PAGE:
We start here http://bocc.jocogov.org/commissioners.htm  The current distribution of Commissioner Districts show that Districts 1, 3, 4 and 5 all receive votes from portions of Overland Park.  Adding the ‘at-large’ Chair makes a total of five out of the seven receiving campaign contributions, influence and votes from one City within the County.

So just how big is Overland Park?  Looking at the best population estimates available from the years 2000 through 2008 you might be surprised to learn that while the County population has steadily increased, the population of Overland Park has not increased at the same rate.  Actually as a proportion, Overland Park is smaller now than it was in 2000.  While the County grew 17.49% (79,488) Overland Park grew (13.66%) 20,573.

 Population Source: http://factfinder.census.gov/home/saff/main.html?_lang=en

The latest U.S. Census Bureau information shows that at no time since implementation of Johnson County’s Home Rule Charter should the City of Overland Park had control of more than three Commissioners.  So how can a City with 33% of the electorate have potential control of 62.5% of the County Commission?  The answer is simple….. it was designed that way and always has been.  Political power in Overland Park controls nearly everything in Johnson County.

NOlathe began looking at this issue nearly a year ago.  In February a KORA request allowed us to acquire many documents both electronically and hard paper copies.  The shear volumn of information is too much for us to include here but we will make the documents available to anyone that has an interest.  The committee assignments of those chosen to write and implement the Home Rule Charter is quite revealing.  For this posting, it is sufficient to state that the Overland Park political power brokers (Dick Bond, et al) were masterful in achieving the County Districts of their design.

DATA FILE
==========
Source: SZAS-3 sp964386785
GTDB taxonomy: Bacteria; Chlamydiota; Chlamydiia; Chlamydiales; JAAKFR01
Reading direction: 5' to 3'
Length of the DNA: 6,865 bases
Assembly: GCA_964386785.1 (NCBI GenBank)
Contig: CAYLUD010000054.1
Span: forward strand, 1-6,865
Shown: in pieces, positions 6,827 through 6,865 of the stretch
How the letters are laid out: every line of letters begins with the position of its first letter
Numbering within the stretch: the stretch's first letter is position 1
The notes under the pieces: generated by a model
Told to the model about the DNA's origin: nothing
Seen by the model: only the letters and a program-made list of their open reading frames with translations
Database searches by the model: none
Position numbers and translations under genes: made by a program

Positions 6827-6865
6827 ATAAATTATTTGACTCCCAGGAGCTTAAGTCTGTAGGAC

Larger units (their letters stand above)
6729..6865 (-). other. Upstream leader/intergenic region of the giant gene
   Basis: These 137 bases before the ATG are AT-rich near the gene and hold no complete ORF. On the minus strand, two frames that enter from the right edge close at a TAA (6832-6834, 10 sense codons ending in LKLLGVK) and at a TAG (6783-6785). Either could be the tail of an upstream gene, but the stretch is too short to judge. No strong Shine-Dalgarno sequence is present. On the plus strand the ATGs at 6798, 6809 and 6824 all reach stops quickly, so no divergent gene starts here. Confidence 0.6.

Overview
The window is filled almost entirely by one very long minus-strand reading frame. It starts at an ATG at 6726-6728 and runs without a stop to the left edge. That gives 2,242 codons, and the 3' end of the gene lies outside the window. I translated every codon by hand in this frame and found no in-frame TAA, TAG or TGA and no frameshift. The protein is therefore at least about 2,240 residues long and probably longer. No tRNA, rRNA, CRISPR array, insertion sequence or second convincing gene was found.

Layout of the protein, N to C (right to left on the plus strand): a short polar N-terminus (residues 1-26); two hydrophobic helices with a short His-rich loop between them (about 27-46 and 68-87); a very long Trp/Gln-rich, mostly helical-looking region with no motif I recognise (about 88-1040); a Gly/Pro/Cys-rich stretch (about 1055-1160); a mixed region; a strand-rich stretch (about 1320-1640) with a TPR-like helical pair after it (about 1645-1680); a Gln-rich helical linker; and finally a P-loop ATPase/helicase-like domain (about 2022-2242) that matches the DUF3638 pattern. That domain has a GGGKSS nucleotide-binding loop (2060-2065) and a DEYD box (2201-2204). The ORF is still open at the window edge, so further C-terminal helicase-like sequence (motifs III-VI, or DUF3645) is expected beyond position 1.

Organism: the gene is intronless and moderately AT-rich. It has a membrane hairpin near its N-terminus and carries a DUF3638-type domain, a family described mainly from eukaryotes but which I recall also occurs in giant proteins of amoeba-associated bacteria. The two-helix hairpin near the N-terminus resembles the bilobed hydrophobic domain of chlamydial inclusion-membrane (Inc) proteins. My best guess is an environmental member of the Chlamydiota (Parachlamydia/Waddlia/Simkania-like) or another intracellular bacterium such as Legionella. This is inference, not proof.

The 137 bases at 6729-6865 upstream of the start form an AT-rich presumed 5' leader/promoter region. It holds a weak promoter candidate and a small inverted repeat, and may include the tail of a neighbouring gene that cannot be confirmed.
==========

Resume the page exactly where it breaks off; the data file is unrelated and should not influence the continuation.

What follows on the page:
The last re-districting that occurred prior to the Home Rule Charter was in 1997.  Without a Chair elected at-large and with only five Districts, the County looked like this:

At the time the Home Rule Charter was first imagined, then discussed, designed and implemented the City of Overland Park had at least three of the five and possibly even four of the five Districts representing that one City.  So with the addition of two Commissioners in 2002, and with the influence the City had on the Charter Commissioners, why would a reasonable person expect the ratios to be any different?

Since the implementation of the Johnson County Home Rule Charter, NOlathe has found that the potential of re-districting has been discussed and denied at least twice by the County Commissioners.  That brings you the reader current to 2011.  As an electorate we can: 1) Repeal Home Rule Charter; 2) Demand a District profile that fairly and equally represents all residents; 3) Move all County buildings to Overland Park where they think they belong.

Taking back our GREAT Nation has to start in our own backyards.  There is life after Overland Park.  Proudly posted as part of NOlathe’s R.I.P (Rest in Pieces) Series for 2011.

“Associate yourself with men of good quality if you esteem your own reputation. It is better be alone than in bad company.”  George Washington

Ken Dunwoody                                     
GOD
Henpecked Acres 
                                  One Nation
14850 W. 159th St.
Olathe, Ks. 66062
(913)768-1603
kdunwoody2@aol.com    www.NOlathe.com     http://NOlathe.net
View Sarah’s Story http://www.youtube.com/watch?v=GUWuUvOZ7RY